My tender wife, sweet soother of my care
Struck with sad anguish at the stern decree,
Fell, ling'ring fell, a victim to despair,
And left the world to wretchedness and me.

Pity the sorrows of a poor old man,

Whose trembling limbs have borne him to your door,


Whose days are dwindled to the shortest span,
Oh! give relief, and Heaven will bless your store.


Friends, Romans Countrymen, lend me your ears,

I come to bury Cæsar, not to praise him.
The evil that men do, lives after them;
The good is often interred with their bones;
So let it be with Cæsar! Noble Brutús
Hath told you, Cæsar was ambitious;
If it were so, it was a grievous fault;
And grievously hath Cesar answer'd it.
Here under leave of Brutus, and the rest,
(For Brutus is an honorable man,
So are they all, all honorable men)
Come I to speak in Cæsar's funeral.

He was my friend, faithful and just to me
But Brutus says, he was ambitious;

And Brutus is an honorable man.

He hath brought many captives home to Rome,
Whose Ransoms did the general coffers fill;

Did this in Cæsar seem ambitious?

When that the poor have cry'd, Cæsar hath wept;
Ambition, should be made of sterner stuff

Yet Brutus says, he was ambitious ;

And Brutus is an honorable man.

You all did see, that on the Lupercal,

I thrice presented him a kingly crown;

Which he did thrice refuse. Was this ambition?
Yet Brutus says, he was ambitious;

And, sure, he is an honorable man.

I speak not to disprove what Brutus spoke,
But here I am to speak what I do know.
You all did love him once, not without cause.

What cause with-holds you then to mourn for him!
O judgment! thou art fled to brutish beasts,
And men have lost their reason.-Bear with me.-
My heart is in the coffin there with Cesar,
And I must pause till it coms back to me.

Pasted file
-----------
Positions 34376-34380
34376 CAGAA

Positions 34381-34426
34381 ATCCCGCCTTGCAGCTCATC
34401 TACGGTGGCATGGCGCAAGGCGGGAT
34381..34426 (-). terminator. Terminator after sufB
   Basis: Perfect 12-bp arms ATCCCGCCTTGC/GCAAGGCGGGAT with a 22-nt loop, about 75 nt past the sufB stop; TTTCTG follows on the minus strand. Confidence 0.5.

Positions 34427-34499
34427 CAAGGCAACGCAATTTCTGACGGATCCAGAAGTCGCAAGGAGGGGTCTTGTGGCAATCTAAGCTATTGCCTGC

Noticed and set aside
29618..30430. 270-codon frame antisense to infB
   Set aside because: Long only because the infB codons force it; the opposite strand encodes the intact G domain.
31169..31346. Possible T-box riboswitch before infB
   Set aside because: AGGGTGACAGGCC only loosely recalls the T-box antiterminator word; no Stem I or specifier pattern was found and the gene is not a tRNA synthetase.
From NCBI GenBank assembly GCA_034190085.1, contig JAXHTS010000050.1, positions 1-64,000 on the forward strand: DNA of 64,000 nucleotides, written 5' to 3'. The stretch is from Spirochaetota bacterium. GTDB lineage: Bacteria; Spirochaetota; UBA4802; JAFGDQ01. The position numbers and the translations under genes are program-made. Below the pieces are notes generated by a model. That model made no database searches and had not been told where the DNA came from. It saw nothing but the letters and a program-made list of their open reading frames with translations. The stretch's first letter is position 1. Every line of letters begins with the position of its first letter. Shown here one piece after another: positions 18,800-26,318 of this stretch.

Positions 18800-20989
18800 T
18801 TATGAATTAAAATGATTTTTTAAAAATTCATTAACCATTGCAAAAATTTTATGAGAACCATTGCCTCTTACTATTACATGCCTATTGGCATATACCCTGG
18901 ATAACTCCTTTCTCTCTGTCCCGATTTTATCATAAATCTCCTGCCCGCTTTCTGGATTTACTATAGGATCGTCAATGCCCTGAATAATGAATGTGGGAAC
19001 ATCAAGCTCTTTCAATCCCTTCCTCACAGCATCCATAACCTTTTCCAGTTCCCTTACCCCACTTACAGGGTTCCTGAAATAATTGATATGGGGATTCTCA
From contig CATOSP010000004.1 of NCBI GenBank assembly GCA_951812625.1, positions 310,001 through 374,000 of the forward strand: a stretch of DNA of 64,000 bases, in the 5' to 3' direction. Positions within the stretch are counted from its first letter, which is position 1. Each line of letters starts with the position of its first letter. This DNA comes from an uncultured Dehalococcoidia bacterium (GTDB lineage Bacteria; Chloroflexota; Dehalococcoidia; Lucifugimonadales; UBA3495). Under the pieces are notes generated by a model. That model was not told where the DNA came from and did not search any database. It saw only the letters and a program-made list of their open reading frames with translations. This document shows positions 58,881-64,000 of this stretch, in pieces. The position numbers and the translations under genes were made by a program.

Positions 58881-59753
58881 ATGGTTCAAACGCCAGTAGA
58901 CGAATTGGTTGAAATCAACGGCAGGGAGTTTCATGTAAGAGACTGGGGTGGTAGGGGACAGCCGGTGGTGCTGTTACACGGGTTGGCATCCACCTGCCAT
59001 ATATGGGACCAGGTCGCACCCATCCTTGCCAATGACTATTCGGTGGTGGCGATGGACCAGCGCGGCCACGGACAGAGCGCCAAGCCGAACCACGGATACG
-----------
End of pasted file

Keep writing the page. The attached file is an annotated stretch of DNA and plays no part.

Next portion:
If you have tears, prepare to shed them now.
You all do know this mantle: I remember
'The first time ever Cæsar put it on,

"Twas on a summers evening in his tent,
That day he overcame the Nervii-

Look! In this place ran Cassius' dagger through ;-
See what a rent the envious Casca made.-

Through this the well-beloved Brutus stab'd ;
And as he pluck'd his cursed steel away,
Mark how the blood of Cæsar follow'd it!
As rushing out of doors to be resolved

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If Brutus so unkindly knock'd, or no:
For Brutus, as you know, was Cæsar's angel.
Judge, oh ye gods! how dearly Cæsar lov'd him
This, this was the unkindest cut of all;
For when the noble Cæsar saw him stab
Ingratitude, more strong than traitors' arms,
Quite vanquish'd him; then burst his mighty heart
And, in his mantle muffling up his face,
Even at the base of Pompy's statue,

Which all the while ran blood, great Cæsar fell,
Oh! what a fall was there, my countrymen!
Then I and you, and all of us fell down.
Whilst bloody treason flourish'd over us.
O, now you weep; and I perceive you feel -
The dint of pity; these are gracious drops.
Kind souls; what, weep you when you but behold
Our Cæsar's vesture wounded? look your here !
Here is himself, marrd, as you see, by traitors.-

Good friends, sweet friends, let me not stir you up
To any sudden flood of mutiny.

They that have done this deed are honorable.
What private griefs they have, alas, I know not,
That made them do it; they are wise and honorable

And will, no doubt, with reason answer you.

1 come not, friends, to steal away your hearts;

I am no. orator, as Brutus is:

But, as you know me all, a plain blunt man,

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That loves my friend; and that they know full well
That gave me public leave to speak of him: